Seasonal depression, which is often referred to as Seasonal Affective Disorder (or SAD), affects millions of Americans each year. The condition is triggered by the changing of the seasons – particularly the shift from summer and fall to winter.
Seasonal depression can have a huge impact on the lives of those affected by it. The good news is that there are many ways to prevent and treat the matter, from changing one’s diet to using special devices designed to replicate warmer and brighter conditions…
Lack of sunshine is one major cause of seasonal depression. Without access to sunshine (and a steady supply of vitamin D), our bodies fail to produce the hormones that make us feel good. During winter, we often go to work in the dark and leave in the dark, making it hard to get any sun.
A light box may represent a solution. These devices—also known as light therapy boxes—mimic sunshine, effectively tricking our brains into thinking we’re sitting on a beach in the warm summer sun. Those with SAD are encouraged to use such devices for about half an hour each day.
There’s nothing fun or uplifting about waking up to an irritating alarm clock buzzer. But there is a better way to get up in the morning: a dawn simulator. Essentially, this alarm clock brings us out of sleep by mimicking natural morning sunlight.
There are a number of different dawn simulators available, but the very best models use full-spectrum light to get closest to actual sunlight. In any case, it’s a whole lot less annoying than an alarm clock buzzer.
Seasonal Affective Disorder is, in essence, a form of depression, which means talking to a professional psychiatrist or psychologist can be an effective treatment. It’s key that a SAD diagnosis comes from a professional and that, once the diagnosis is made, the patient seeks regular therapy to treat the condition.
Talk therapy is useful in helping the patient be less pessimistic and can help them avoid focusing on nagging problems and negative thoughts. It gives patients an important outlet and, for people who live or work alone, can provide an opportunity to discuss their issues with others.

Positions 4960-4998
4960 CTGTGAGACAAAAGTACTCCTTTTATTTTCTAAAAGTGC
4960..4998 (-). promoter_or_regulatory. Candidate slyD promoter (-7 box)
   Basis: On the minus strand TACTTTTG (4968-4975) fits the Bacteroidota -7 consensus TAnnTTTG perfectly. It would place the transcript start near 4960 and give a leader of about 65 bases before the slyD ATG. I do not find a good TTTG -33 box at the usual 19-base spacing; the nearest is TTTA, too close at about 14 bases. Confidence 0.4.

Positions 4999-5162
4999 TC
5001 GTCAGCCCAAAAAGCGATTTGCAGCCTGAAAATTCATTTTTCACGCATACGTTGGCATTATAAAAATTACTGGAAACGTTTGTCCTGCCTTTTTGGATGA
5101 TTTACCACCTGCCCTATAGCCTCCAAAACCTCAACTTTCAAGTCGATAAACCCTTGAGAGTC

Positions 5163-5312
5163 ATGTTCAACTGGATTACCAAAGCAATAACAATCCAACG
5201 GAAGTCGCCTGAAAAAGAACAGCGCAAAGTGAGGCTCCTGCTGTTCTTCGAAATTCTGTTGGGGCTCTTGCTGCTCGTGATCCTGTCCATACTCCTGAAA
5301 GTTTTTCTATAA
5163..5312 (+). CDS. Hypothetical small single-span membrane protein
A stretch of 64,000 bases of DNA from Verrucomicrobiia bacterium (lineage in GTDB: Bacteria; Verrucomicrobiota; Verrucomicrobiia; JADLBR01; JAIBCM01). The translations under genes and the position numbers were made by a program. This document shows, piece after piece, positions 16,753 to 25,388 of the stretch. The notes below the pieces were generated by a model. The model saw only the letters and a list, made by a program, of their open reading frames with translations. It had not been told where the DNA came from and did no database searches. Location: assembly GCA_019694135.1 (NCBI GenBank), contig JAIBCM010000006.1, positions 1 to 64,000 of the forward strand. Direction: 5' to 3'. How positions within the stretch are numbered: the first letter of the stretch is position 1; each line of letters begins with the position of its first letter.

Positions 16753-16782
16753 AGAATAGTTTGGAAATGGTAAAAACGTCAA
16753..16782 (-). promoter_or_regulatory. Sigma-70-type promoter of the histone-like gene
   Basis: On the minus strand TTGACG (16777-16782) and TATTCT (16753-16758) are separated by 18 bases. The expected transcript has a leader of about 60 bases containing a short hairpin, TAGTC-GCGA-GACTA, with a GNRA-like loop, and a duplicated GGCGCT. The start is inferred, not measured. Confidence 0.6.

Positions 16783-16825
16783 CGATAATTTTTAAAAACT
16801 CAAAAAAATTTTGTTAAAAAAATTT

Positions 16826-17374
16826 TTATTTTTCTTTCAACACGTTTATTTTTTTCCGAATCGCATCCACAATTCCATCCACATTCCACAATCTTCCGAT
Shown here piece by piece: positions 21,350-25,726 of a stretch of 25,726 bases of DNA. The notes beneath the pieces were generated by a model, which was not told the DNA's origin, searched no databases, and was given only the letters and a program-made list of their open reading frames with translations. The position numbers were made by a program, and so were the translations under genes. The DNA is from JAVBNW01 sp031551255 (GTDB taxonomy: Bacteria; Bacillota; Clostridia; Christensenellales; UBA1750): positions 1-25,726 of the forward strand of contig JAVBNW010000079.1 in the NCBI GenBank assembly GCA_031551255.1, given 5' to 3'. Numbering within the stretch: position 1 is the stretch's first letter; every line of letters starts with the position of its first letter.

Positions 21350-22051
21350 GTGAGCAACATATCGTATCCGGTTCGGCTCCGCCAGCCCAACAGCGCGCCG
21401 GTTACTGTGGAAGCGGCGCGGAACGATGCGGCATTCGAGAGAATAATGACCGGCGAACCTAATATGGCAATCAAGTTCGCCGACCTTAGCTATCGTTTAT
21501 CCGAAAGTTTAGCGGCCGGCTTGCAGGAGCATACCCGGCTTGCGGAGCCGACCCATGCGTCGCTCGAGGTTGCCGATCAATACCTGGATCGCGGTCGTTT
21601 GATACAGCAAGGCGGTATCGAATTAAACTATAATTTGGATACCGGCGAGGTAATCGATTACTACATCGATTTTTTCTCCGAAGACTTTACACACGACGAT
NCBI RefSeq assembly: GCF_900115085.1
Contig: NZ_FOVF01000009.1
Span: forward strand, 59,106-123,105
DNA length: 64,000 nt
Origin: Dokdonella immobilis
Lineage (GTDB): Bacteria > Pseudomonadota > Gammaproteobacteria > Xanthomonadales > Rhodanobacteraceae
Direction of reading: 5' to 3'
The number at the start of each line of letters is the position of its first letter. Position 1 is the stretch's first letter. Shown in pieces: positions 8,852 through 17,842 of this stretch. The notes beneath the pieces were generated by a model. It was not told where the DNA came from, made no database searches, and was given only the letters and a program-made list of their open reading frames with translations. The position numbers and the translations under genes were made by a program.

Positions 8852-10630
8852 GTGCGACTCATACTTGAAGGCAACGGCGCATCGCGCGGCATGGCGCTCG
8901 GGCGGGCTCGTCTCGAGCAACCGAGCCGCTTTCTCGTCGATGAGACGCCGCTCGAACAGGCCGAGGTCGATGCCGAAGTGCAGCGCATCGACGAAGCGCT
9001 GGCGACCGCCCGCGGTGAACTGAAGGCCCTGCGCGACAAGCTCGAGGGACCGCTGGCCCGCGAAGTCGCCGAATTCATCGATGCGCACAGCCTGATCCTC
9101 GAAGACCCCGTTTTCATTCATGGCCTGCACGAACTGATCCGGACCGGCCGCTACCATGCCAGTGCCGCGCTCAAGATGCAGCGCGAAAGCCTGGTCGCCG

Light therapy and talking to a social worker, psychiatrist, or psychologist can greatly help in the treatment of Seasonal Affective Disorder. In most cases these are the first steps in treating SAD.
But should these fail, many doctors prescribe antidepressants to treat SAD. These medications can range in their dosage and impact, so it’s important to talk to your doctor and pharmacist before taking such drugs. Antidepressants come with side effects that should be discussed with your doctor.
Seasonal depression is often the result of not getting enough sunshine and vitamin D. That’s why it’s important that people affected by SAD get outside at every opportunity. If you work during the day, take half an hour to go for a run or walk on your lunch hour. And don’t waste weekends by staying inside: take the extra time to spend out of doors.
Of course, even indoor exercise can help in the prevention and treatment of seasonal depression. That’s because exercise can offset the weight gain sometimes associated with SAD and can release hormones that make us feel better.
Keep a Schedule
Seasonal depression is often intensified by changing schedules and lack of sleep. To ensure you get a full night’s sleep, try to be consistent with your schedule. Or in other words, get up and go to bed at roughly the same time every day and night.
It’s also important to eat at regular intervals. Not eating on a regular schedule can encourage binge eating and weight gain, which will only make seasonal depression more difficult to deal with.
Take a Sunny Vacation
During the winter, we often get up and go to work in the dark and then leave work in the dark. This can make it feel as though we’re living in some dark, distant land and limits our exposure to the sun.
That’s why it’s crucial that we follow the sun. Take a vacation to a warm destination, where you can escape the overcast skies and frigid cold. Travel can provide you with the break that’s crucial to keeping your spirits up and helping you get through the long winter.